Scandinavian Airlines System Flight 871
A SAS Caravelle I similar to the accident aircraft
|Date||19 January 1960|
|Summary||Controlled flight into terrain|
|Site||Near Esenboğa International Airport, Turkey|
|Aircraft type||Sud Aviation SE-210 Caravelle I|
|Aircraft name||Orm Viking|
|Operator||Scandinavian Airlines System|
|Flight origin||Copenhagen, Denmark|
|2nd stopover||Vienna, Austria|
|3rd stopover||Istanbul, Turkey|
|4th stopover||Ankara, Turkey|
Scandinavian Airlines System Flight 871 was a scheduled flight from Copenhagen in Denmark to the Egyptian capital of Cairo, with several intermediate stops; operated by Scandinavian Airlines System. On 19 January 1960, the Sud Aviation Caravelle flying the service crashed while operating a leg between Yeşilköy Airport and Esenboğa International Airport in Turkey. The flight was on approach but crashed six nautical miles from the airport, killing all 42 occupants on board. This was the first fatal crash of a Caravelle.
Flight 871 took off from Copenhagen – Kastrup at 09:44 UTC. The aircraft had already stopped at Düsseldorf in Germany and Vienna in Austria before arriving at Istanbul at 17:20 UTC, where a fresh crew boarded the aircraft to operate the remaining portion of the flight. It departed Istanbul's Yeşilköy Airport at 18:00 UTC on a flight to Ankara's Esenboğa International Airport in Turkey. There were 35 passengers and 7 crew on board the aircraft. The flight was uneventful until the crew started the approach to the airport. At 18:41 UTC the crew reported to air traffic control that the aircraft was in a descent from FL135 (approximately 13,500 feet/4,115 m) to FL120 (approximately 12,000 feet/3,658 m). At 18:45 UTC the crew reported inbound at an altitude of 6500 feet (1,981 m) still in a descent. At 18:47 UTC the aircraft struck the ground at an elevation of 3500 feet (1,067 m), between the Ankara range and the airport. The accident killed all 42 passengers and crew on board.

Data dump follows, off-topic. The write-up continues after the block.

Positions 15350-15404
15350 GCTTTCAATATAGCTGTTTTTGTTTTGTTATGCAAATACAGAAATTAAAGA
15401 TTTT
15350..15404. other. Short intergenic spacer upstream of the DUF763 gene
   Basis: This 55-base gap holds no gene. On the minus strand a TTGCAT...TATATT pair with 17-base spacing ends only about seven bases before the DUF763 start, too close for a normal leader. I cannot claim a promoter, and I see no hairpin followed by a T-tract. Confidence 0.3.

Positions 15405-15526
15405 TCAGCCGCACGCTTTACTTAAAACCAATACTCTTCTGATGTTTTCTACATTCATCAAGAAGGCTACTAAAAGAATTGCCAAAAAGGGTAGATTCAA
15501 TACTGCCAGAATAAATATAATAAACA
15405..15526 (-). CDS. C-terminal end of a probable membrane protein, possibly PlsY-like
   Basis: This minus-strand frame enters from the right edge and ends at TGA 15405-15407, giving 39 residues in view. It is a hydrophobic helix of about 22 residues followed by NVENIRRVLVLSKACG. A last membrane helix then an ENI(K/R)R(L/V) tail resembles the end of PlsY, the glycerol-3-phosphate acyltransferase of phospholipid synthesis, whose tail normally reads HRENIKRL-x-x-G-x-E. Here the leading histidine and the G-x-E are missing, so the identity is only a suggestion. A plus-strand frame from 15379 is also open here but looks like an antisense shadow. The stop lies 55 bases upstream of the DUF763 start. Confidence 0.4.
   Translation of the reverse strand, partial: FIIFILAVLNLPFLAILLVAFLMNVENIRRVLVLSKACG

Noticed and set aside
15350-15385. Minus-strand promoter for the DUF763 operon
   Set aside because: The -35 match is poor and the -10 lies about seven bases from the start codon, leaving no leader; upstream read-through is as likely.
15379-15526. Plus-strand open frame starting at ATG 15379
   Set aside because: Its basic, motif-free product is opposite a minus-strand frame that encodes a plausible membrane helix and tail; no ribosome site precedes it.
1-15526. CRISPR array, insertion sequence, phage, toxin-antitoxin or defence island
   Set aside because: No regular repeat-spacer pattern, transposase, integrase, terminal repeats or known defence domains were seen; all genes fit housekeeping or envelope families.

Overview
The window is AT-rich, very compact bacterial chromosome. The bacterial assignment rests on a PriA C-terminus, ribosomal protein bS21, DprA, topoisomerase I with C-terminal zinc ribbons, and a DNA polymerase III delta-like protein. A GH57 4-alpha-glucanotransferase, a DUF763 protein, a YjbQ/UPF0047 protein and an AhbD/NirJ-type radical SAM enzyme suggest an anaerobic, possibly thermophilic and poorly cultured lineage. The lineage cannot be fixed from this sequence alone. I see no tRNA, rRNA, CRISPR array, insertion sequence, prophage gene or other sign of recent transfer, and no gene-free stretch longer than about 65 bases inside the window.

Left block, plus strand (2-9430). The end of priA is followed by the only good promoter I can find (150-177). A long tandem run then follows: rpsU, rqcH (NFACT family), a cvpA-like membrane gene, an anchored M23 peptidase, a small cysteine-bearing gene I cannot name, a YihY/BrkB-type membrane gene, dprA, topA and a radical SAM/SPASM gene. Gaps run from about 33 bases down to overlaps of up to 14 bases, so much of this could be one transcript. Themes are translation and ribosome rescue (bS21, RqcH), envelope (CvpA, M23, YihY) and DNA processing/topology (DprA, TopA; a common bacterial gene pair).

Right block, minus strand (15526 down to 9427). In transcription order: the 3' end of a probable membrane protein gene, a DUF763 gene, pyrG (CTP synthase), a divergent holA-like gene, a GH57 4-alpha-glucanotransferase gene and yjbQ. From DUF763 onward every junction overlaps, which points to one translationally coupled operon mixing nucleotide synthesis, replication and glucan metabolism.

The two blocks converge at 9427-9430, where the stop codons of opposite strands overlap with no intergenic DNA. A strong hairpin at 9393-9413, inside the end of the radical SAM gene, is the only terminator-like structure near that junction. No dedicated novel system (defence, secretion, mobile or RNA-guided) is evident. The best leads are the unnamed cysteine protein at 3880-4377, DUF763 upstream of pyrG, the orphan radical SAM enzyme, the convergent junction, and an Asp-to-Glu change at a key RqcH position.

"The accident occurred because of an unintentional descent below the authorized minimum flight altitude during final approach to Esenboga Airport. The reason for this descent could not be ascertained due to lack of conclusive evidence."
- "THREE BLACK WEEKS", Flight magazine, 29 January 1960, p.160 (online version) retrieved 27 March 2010